By James Carmody
Foreign ship builders are being told they do not need to partner with local companies to bid for projects under the Australian Government’s $90 billion naval shipbuilding plan.
A Senate Inquiry has heard a Defence Force employee contacted international shipbuilding companies to assure them they would not be mandated to work with Australian Companies.
West Australian shipbuilder Austal and its South Australian partner ASC are lobbying to have a slice of the Navy’s Future Frigates program, which will be based on a yet-to-be-selected international design.
The inquiry heard that Defence department chief Kym Gillis phoned the three international bidders vying for the $35 billion contract to build frigates and told them they need not work with local companies.
Austal chief executive David Singleton told the hearing that after the foreign ship builders — Britain’s BAE Systems, Italy’s Fincatieri and Spanish company Navantia — were told they did not need to work with local companies, communication immediately ceased.
The three international companies have been shortlisted to design, build and sustain nine new anti-submarine warfare frigates to replace Australia’s existing Anzac frigate fleet.
Victorian Labor Senator Kim Carr, who yesterday grilled defence bosses in the inquiry, said it did not make sense that local shipbuilders were overlooked.
“We already have a shipbuilding capacity in this country. In Western Australia, Austal has been able to build ships for navies around the world,” he said.
“If we can build ships for the American navy, why can’t we build ships for our own navy?”
Senator Carr said the Australian Government has an outdated attitude when it came to Australian shipbuilding capacity.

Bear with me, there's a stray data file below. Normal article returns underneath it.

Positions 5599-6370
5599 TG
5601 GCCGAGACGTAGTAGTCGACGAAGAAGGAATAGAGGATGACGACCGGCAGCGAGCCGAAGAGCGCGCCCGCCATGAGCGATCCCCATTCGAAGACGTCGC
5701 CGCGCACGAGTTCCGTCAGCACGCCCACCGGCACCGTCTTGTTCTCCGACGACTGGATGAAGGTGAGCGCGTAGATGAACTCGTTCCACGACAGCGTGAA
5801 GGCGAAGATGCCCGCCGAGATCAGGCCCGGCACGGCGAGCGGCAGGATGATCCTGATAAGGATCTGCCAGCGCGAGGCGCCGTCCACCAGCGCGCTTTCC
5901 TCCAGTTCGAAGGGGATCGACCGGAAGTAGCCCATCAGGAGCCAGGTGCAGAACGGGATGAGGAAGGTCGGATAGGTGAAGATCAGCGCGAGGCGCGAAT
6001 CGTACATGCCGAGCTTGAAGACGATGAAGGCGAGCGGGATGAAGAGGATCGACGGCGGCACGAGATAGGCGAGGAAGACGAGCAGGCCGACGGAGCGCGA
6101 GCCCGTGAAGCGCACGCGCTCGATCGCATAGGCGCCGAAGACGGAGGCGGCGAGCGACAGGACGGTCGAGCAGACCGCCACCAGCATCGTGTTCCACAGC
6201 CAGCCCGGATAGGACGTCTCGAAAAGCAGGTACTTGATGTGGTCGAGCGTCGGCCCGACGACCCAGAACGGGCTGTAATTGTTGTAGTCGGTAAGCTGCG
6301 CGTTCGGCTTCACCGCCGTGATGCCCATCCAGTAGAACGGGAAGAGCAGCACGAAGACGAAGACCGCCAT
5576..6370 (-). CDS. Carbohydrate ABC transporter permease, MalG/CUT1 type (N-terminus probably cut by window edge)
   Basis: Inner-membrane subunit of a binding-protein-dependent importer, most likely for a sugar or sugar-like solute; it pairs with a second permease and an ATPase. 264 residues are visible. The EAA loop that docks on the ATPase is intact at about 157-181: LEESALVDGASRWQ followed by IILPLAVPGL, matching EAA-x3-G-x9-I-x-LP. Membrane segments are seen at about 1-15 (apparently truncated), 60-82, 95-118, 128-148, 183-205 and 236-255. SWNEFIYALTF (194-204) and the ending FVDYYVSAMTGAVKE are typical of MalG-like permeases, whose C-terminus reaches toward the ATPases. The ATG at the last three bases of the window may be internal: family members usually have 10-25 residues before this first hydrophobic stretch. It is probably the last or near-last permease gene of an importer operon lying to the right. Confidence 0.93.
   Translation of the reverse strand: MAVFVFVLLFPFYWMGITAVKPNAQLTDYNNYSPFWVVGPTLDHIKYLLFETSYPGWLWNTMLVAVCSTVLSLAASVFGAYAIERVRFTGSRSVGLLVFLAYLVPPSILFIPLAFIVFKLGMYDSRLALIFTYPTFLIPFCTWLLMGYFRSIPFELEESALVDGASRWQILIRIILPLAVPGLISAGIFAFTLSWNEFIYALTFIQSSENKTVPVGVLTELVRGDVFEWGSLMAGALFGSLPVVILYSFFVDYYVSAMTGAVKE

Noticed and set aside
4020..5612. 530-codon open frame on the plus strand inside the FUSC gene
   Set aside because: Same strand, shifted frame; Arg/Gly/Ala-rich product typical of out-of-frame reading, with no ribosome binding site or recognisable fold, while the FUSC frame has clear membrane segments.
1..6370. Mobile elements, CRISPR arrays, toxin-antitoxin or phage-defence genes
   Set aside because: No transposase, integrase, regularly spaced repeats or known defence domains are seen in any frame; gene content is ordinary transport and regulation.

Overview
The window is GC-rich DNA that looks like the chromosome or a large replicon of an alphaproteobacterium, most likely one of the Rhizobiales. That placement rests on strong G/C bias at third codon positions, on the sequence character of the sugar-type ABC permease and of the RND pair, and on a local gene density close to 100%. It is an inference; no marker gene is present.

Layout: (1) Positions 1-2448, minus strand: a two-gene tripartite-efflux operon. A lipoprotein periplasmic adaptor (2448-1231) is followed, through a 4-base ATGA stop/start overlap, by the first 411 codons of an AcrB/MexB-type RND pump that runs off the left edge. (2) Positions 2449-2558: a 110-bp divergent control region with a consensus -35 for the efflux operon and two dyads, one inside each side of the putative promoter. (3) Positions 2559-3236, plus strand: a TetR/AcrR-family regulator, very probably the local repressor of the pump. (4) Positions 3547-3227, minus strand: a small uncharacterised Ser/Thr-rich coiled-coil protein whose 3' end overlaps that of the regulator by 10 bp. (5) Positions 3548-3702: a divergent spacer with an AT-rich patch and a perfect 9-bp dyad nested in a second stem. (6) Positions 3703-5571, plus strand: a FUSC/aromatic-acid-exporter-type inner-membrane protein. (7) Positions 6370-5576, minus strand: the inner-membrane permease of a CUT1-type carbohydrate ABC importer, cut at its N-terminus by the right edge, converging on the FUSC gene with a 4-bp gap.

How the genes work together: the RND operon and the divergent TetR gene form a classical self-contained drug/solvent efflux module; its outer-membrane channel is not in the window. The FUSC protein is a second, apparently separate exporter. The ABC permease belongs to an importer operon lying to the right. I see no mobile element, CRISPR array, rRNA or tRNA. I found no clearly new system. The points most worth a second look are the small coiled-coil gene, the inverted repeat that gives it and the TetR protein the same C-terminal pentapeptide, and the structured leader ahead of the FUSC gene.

“Thirty-five billion dollars being committed to the frigate program, surely should provide an opportunity for Australians to get right in the middle of this major defence contract,” he said.
“We know that this Government, because of the tender documents that have been released, has a deep-seated prejudice against those companies [Austal and ASC].
“We now know that officials have spoken to the preferred tenders advising them to essentially stay away from those companies.”
WA disappointed with system
Austal chief executive David Singleton said they had told the Government there were “different ways” to run the tender process.
“I don’t know why we’re kind of at the position that we’re at at the moment. I do feel that it’s unsatisfactory for us and I think it’s unsatisfactory … for where the Government wanted to get to,” Mr Singelton said.
“In my heart, I feel that Minister Pyne will make the moves necessary to ensure that our local industry is developed and supported through this program.”
He said he believed there was no need to scrap the existing tender process, but added there could be a concurrent process to encourage the overseas bidders to submit proposals using local shipbuilders.
“I think it’s possible to find a solution to this if people want to find that solution.”
“What we can do, however, is look in parallel, I think, at alternative options for the build program that would include our industry more emphatically in this country.
“Maybe they would say, give us an option for a build that includes the local shipbuilders Austal and ASC, and that seems to me like a very sensible thing to do.”
The WA Treasurer Ben Wyatt said it was disappointing the Federal Government is not putting local jobs first.
“It is somewhat dispiriting when you see the Federal Government not willing to go the extra mile to ensure that Australian and Western Australian jobs in particular are prioritised,” Mr Wyatt said.
“We have proven capability of shipbuilding, a proven capability of maintenance for a Federal Government not to do the heavy lifting to ensure that people in Western Australia, and fair enough more broadly Australia, get these opportunities is just infuriating.
“This is the madness that we’ve got out of the Federal Government at the moment.
“If we’re just going to denigrate our capability and not invest in it, then we’ll simply go down the path of unskilling our own population.”
The parliamentary inquiry into the future of Australia’s naval shipbuilding industry is due to issue its report by the beginning of December.